Winter training clothing

A light bike doesn't replace good fitness.

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mike001100
Posts: 94
Joined: Sun Dec 04, 2016 10:26 am

by mike001100

Hi all,

I am looking for recommendations on clothing for intensive training in winter... does anything exist that would both let you do full out sprints without getting sweaty, and then keep you warm when you slow down? I have yet to find such a garment...

Either I start feeling toasty when pushing it... or cold when not.

Looking for things that will work around -7 to +3 C.

An interesting thing I have is with X Bionic, where I "sweat" up to temp, but then there seems to be a wide useable range, where I can both push it and not feel cold, as well as lay back and feel warm...

Thanks for any input.

jeffy
Posts: 1255
Joined: Sun Oct 05, 2014 11:51 pm

by jeffy

The Assos Winter (Bonka) Skinfoil. Pricey, but the skinfoils have an amazing ability (within the bounds of their temperature ranges) to keep you cool, but not cold - and even when drench with sweat they'll keep you warm.

A bit like Bontrager's "Strong, Cheap, Light - pick two" I would say of baselayers "Wicking, Warm, Breathable, Cheap - you'll only get three out of four."

caad4rep
Posts: 18
Joined: Sun Aug 07, 2011 11:18 pm
Location: Minnesota, USA

by caad4rep

Layers are your friend. Pair a long sleeve jersey with a light jacket. The jacket will easily fit in a back pocket when riding hard.

fromtrektocolnago
Posts: 1001
Joined: Sat Dec 07, 2013 10:15 pm

by fromtrektocolnago

Second the comment about layers. First layer should be merino wool. middle layer a good long sleeve jersey and the top layer a wind breaker. same thing with feet, base layer should be merino wool socks, second layer bike shoes, third layer a shoe cover. if its really cold i give up the bike shoe and switch to a really warm cycling boot. for hands you 'll never go three layers, but merino wool glove liners and a good pair of cycling gloves. on some cold days i'll add chemical warmers for hands and feet. you get the idea....
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robertbb
Posts: 304
Joined: Thu Jul 23, 2009 3:35 am
Location: Melbourne, Australia

by robertbb

The first layer should never, ever be merino wool for any high intensity application.
It's ALL about the bike.

fromtrektocolnago
Posts: 1001
Joined: Sat Dec 07, 2013 10:15 pm

by fromtrektocolnago

merino does a great job of keeping the moisture away from the skin. i'd be interested to hear the theory on why merino is to be avoided its worked well for me for several years now.
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TonyM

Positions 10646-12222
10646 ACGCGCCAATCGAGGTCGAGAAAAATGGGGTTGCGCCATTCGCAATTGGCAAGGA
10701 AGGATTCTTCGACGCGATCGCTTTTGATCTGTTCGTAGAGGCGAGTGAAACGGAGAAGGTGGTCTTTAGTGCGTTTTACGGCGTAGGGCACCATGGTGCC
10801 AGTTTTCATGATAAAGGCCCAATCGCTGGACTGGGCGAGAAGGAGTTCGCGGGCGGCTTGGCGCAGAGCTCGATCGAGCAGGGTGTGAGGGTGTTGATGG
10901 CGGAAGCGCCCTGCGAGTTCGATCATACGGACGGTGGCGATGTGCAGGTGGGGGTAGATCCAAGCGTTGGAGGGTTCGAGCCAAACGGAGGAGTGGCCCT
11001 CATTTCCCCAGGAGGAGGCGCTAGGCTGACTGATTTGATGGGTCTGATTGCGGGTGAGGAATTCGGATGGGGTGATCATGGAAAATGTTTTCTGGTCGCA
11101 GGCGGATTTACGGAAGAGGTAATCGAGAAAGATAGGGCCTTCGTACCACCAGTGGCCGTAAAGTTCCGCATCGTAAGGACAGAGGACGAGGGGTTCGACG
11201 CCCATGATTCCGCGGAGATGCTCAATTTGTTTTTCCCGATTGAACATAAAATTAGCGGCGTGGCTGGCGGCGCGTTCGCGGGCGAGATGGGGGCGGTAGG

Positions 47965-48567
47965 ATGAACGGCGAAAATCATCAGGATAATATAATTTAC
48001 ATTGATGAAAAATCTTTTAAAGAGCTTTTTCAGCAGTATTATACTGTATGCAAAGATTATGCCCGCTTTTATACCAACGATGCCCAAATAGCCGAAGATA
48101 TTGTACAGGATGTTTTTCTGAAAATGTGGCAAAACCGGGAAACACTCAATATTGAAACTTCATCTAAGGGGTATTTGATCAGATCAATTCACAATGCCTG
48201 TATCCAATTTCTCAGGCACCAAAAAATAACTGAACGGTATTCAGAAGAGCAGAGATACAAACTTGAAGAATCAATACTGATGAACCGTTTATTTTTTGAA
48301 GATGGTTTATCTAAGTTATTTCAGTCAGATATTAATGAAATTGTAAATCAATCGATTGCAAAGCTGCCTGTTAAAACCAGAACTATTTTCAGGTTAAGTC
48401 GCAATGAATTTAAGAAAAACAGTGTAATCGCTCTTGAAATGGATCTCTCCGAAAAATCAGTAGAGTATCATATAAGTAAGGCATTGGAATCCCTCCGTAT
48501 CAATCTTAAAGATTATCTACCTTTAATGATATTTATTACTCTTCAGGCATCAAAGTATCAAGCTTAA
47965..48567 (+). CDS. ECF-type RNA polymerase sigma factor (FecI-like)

Posts: 2155
Joined: Thu Jan 22, 2015 4:11 pm

by TonyM

Merino is warm but is not the best for transporting the humidity.

For me:

- Low intensity and cold -> merino

- High intensity and cold „regular“ first layer (but you will be cold at the beginning)


Actually in the winter you tend to go for low intensity and long outside (fat burning) so Merino is the best choice for that.

sw0513
Posts: 4
Joined: Tue Dec 12, 2017 2:01 am

by sw0513

merino is answer

cdncyclist
Posts: 59
Joined: Wed Feb 17, 2016 12:10 am

by cdncyclist

I echo many of the suggestions in this thread. I live in Canada, and ride down to as low as -15C (sometimes lower). Merino is a great insulator and I use it a lot, however higher intensity efforts lead to sweating and merino will not wick away moisture as well as a well constructed technical synthetic base layer.

For your specific question on intensive training without getting sweaty, I would suggest using a synthetic layer against the skin (I have started using the Rapha pro team thermal, it is great) and then ensure your jersey / jacket layer is breathable. Then having another layer that you can wear for warm up / cool down and pack for the high intensity efforts might work.

Saying this, I have worn merino as a base layer, and it has gotten wet from sweat, yet I haven't ever really gotten chilled unless I have stopped exertion (i.e. stopped riding completely).

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TonyM
Posts: 2155
Joined: Thu Jan 22, 2015 4:11 pm

by TonyM

+1


(also living now in Canada - but in BC :mrgreen: :mrgreen: :mrgreen: )

AJS914
Posts: 2000
Joined: Tue Jan 28, 2014 6:52 pm

by AJS914

I've been riding in this temp lately. I can't seem to wear enough clothes to sweat.

On top I'm wearing a sleeveless mesh base layer, a long sleeve Craft base layer and an old Pearl Izumi thermafleece jacket. It's kind of an old school fleece cycling jacket with nylon wind panels covering the front, shoulders, and front of the arms. I've had it forever and it still works well.

Down below I've been wearing some Pearl thermal bib knickers and on top of that my ancient Pearl wool tights. That's been a great combination.

After about an hour and half outside, my toes and fingers are starting to go numb but not too bad. There's definitely not much sweat involved at 0 degrees C.



mike001100 wrote:Hi all,

I am looking for recommendations on clothing for intensive training in winter... does anything exist that would both let you do full out sprints without getting sweaty, and then keep you warm when you slow down? I have yet to find such a garment...

Either I start feeling toasty when pushing it... or cold when not.

Looking for things that will work around -7 to +3 C.

An interesting thing I have is with X Bionic, where I "sweat" up to temp, but then there seems to be a wide useable range, where I can both push it and not feel cold, as well as lay back and feel warm...

Thanks for any input.
Last edited by AJS914 on Tue Dec 12, 2017 8:22 pm, edited 1 time in total.

fromtrektocolnago
Posts: 1001
Joined: Sat Dec 07, 2013 10:15 pm

by fromtrektocolnago

Good explanation on the Merino. I typically don't exert myself in the winter I guess, but on really cold days I doubt I really could and basically I'm just happy being out there.
Colnago C-59 (Dura Ace)
Firefly(Ultegra)
Trek 5200(ultegra)

robertbb
Posts: 304
Joined: Thu Jul 23, 2009 3:35 am
Location: Melbourne, Australia

by robertbb

I'll re-post a few things I've written about Merino in another thread on this forum. Apologies if that's against forum rules, but I feel it's useful to those who read this thread.